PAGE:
Joseph Priestley (yes, the very same lunar man, and discoverer of oxygen) had his hand in the original 'Birmingham Library', founded in 1779, run on a 'subscription' basis, but very much to address issues of equality and access to information and social improvement:
'this institution can never answer the purpose of party, civil or religious, but, on the contrary, may be expected to promote a spirit of liberality and friendship among all classes of men without distinction.'
The next birmingham library was built on Union Street, and was very much tied to the 'Free Libraries' movement in Birmingham, then the BMI library, now the Priestley Library, then Edmund street, where the 'Shakespeare library' comes (soon to be top floor of new Library). Throughout the last 150 years there has also been the growth of community libraries, all based on the principles of the 'Free Library' movement, and Joseph Priestley's library 250 years ago.
One distinct difference between our new library plans and the older libraries is the partnership with the Rep. For young people in Birmingham, both these institutions - Libraries and Theatres, there are very different perceptions:
For Theatres, the age old of perception of young people is that theatres are elitist. To get young people into theatres is a significant achievement for our Rep. For our libraries, the perception is almost the exact opposite - Young people may not take full advantage of the range of services in libraries, but they are certainly present in them. So much so, they are often seen as a problem in our libraries - For many Libraries in Birmingham, to keep (large numbers of 'troublesome') young people out of the library is sometimes seen as an achievement.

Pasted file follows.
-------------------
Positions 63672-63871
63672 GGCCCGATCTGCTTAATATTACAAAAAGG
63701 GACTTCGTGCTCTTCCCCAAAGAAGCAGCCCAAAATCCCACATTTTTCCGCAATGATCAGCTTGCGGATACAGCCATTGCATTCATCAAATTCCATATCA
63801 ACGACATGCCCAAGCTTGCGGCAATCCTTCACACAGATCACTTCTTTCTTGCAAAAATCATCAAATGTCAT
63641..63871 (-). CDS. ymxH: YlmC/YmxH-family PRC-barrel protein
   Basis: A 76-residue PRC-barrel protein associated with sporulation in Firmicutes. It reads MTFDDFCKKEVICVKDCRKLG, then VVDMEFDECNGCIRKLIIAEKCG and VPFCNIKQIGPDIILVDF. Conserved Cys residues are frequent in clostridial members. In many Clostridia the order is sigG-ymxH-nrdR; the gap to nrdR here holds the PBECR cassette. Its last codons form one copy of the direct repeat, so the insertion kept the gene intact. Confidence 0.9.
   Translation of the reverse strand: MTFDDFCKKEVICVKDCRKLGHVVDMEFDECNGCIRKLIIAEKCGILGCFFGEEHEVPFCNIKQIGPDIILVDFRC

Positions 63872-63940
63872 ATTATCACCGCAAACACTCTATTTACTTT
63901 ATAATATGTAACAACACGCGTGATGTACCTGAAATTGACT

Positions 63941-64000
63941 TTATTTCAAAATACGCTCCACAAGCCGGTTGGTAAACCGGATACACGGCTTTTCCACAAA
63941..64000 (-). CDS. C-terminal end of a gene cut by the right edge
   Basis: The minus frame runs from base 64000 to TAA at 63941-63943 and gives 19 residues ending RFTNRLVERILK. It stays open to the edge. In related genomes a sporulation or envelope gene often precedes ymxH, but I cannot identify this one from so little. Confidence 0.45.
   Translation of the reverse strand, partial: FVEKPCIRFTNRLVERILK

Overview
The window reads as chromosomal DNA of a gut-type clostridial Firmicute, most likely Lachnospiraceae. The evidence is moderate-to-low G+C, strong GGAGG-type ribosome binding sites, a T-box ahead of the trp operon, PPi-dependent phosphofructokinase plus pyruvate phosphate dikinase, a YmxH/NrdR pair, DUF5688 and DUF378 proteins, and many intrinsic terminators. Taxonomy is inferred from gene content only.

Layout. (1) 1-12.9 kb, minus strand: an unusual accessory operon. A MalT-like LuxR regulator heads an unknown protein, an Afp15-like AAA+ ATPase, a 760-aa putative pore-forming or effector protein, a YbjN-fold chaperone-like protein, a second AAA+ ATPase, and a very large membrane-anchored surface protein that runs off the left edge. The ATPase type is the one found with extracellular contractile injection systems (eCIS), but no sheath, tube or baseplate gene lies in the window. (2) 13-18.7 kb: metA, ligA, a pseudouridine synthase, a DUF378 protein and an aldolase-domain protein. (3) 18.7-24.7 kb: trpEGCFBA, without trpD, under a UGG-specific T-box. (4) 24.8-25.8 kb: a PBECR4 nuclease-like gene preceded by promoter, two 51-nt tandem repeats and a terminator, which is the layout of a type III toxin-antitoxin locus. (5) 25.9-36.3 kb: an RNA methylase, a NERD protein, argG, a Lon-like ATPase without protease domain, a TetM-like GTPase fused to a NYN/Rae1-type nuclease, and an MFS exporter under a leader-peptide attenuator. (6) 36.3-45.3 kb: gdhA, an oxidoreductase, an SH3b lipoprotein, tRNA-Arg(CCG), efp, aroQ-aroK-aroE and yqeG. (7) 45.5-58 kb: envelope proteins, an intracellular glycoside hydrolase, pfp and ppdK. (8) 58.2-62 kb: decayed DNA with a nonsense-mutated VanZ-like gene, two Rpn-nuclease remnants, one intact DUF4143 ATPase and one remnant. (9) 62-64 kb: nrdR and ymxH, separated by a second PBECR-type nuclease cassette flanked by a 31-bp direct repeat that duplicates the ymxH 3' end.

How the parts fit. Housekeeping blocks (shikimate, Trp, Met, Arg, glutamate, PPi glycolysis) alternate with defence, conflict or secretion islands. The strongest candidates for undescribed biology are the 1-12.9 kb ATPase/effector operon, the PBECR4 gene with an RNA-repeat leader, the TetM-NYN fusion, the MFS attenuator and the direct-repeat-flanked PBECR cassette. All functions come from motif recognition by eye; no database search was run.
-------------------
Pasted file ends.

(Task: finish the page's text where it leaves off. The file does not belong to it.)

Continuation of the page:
Take Small Heath, a library built as part of a school, leisure and community centre complex. The original 70s design included a doorway directly between the school and library. Photo opposite is that doorway between school and library bricked up precisely because of the problems some young people were causing in the library. The librarians struggle to cater for the huge numbers of people, young and old, using libraries.
So potentially Libraries and Theatres - a match made in heaven? The picture is far more complicated, and a great challenge long after the new library is built, particularly as the cost of the library has huge implications for the library service as a whole. We must keep sacred to the valuable principles of 'free libraries' so well represented across all of Birmingham, providing free access to information to all, embracing new means of access to information, while maintaining old.
The discussion continues on how the library space inside is used and maintained, service and access provided, we need to open up to everyone in Birmingham, particularly our young people, a discussion on the value of Free Libraries and their place in our communities.